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Employment Websites Play Fraud With Job Hunters

Job seekers in large numbers upload their resumes, including contact details on well-known employment Web sites. USAVoice.org claims to be one such site that calls itself a rapidly expanding news organization in the world. But this site has played false by enticing ambitious journalists to surrender personal information while posting their applications, reports The Washington Post.

23-year old Katherine Brinton from Philadelphia fell victim to the luring tactics of USAVoice.org. Nine months after she had posted her resume on Monster.com, USAVoice sent her e-mail saying they were searching for reporters having the best writing skills and an inherent dexterity to find facts.

Brinton filled out the details in the application form giving her name, address and telephone number. However, she did not receive any job offer. Instead there flowed in a series of junk e-mails promoting Viagra, penny stocks and payday loans.

Brinton had become a victim to a phishing scam. This particular scam was targeting job hunters in the recent months on popular Web sites like Monster.com and CareerBuilder.com. The phishers relayed apparently authentic e-mails to trick people into divulging personal information that they eventually used for fraudulent purposes.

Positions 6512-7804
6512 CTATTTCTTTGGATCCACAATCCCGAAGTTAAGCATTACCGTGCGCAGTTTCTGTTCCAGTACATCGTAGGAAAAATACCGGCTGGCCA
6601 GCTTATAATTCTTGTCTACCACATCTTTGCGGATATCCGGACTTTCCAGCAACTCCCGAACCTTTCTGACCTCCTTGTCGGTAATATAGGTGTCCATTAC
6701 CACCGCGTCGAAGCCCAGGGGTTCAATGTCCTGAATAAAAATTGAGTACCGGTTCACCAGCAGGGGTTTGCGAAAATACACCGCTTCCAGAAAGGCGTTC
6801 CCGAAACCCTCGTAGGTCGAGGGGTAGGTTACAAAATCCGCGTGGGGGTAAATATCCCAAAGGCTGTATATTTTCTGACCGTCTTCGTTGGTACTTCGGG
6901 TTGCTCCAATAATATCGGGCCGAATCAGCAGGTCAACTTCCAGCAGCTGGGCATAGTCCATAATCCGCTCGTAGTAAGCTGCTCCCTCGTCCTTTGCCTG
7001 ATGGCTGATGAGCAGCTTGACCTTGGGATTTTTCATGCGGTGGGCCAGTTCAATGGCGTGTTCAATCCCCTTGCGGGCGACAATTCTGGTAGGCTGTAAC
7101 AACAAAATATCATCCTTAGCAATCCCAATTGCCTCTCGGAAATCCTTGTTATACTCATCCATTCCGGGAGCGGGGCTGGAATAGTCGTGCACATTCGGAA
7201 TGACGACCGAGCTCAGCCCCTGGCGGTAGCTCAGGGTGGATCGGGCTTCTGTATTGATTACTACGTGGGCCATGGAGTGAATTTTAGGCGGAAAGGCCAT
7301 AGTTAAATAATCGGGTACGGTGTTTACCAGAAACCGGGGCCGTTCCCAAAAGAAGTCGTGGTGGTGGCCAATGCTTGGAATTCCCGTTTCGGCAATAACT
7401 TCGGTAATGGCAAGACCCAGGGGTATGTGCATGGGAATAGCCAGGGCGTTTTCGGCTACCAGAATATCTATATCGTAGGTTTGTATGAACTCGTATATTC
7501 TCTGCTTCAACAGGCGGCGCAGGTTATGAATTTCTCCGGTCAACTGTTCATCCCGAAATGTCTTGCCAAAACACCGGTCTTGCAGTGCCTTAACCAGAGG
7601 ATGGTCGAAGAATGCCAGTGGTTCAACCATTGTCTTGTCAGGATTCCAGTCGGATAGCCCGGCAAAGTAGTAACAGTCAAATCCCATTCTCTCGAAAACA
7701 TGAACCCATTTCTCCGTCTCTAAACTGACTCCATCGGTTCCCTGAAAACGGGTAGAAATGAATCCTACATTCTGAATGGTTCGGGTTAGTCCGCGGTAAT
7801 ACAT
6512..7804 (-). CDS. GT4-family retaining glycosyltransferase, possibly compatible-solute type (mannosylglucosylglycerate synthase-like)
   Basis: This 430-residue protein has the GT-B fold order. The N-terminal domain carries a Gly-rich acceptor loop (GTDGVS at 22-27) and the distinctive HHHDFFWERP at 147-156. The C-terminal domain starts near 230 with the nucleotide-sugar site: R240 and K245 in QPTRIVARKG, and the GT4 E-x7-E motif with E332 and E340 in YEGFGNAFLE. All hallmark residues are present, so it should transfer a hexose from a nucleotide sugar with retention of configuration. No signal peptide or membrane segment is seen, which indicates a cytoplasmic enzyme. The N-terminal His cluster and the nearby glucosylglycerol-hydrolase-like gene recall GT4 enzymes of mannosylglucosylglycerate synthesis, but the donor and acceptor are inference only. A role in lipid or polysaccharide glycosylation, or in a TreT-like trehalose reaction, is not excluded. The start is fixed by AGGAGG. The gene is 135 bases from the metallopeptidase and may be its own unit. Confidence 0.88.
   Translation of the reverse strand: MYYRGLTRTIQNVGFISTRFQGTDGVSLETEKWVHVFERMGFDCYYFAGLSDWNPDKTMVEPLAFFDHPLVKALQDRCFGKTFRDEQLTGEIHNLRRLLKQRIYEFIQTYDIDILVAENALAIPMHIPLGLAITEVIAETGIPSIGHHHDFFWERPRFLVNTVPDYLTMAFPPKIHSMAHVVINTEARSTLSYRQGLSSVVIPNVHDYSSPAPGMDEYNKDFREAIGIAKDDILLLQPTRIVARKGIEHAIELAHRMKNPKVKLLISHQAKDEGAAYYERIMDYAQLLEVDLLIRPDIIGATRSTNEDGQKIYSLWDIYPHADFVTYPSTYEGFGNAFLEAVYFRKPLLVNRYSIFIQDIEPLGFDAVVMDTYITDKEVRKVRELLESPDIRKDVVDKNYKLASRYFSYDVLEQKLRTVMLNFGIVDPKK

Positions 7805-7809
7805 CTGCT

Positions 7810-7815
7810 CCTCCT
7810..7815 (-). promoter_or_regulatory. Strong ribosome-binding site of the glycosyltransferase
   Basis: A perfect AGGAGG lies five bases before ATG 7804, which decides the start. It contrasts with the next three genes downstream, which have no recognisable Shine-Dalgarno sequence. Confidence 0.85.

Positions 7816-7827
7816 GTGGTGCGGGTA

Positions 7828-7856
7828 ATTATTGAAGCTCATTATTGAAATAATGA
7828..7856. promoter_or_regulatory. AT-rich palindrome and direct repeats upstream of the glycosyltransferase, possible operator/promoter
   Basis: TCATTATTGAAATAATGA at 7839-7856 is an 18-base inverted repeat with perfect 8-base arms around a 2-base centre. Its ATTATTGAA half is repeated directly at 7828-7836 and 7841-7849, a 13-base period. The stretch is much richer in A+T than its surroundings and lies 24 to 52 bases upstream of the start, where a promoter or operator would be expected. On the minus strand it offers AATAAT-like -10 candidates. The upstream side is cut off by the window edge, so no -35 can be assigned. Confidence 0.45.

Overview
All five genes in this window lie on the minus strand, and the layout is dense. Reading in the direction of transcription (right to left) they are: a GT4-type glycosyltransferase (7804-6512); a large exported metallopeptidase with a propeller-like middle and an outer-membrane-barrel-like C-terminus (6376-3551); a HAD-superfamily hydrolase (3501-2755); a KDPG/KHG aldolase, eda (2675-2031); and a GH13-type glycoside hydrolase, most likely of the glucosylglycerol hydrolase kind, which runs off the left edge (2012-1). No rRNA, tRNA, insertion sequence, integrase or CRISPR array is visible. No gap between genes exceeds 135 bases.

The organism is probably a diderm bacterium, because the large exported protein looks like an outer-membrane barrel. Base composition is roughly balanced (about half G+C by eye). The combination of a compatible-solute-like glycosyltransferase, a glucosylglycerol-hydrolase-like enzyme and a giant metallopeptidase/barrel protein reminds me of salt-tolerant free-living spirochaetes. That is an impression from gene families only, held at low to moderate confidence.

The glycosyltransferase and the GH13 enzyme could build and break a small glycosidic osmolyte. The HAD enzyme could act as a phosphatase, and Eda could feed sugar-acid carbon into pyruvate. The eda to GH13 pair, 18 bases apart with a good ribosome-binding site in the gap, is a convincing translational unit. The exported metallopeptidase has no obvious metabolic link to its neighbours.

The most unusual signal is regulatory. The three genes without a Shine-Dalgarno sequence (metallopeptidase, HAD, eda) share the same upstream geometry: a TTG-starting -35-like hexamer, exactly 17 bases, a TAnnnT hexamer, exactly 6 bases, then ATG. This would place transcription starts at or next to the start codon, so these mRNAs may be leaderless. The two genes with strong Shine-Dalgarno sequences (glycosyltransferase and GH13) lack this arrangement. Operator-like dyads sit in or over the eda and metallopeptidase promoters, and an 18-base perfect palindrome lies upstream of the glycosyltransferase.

Since USAVoice uses a Washington address, the D.C. area Better Business Bureau happened to note the scam. The address works slightly more than a mail drop. USAVoice has a related site called 'Instant Human Resources' that has a Rockville address, a mail drop too. The two have collected 8,000 applications since June.

These two companies are supposed generators of employment opportunities. But all that they send out are mass unsolicited e-mails, alleged consumers. Therefore, it appears these firms have designed a scheme to accumulate personal contact details and then sell them, said Edward J. Johnson III, CEO of the Better Business Bureau.

According to privacy experts, job sites could be generators of fraudulent ads. While seeking jobs online, people are most susceptible to fraud. Therefore, job sites should take the onus of ensuring that consumers take precautions in recognizing such scams, said Pam Dixon of the World Privacy Forum.

Although job sites are posting warnings, but scams seems to inevitably get through.

Related article: Employees Pose Internal Risk in European Businesses

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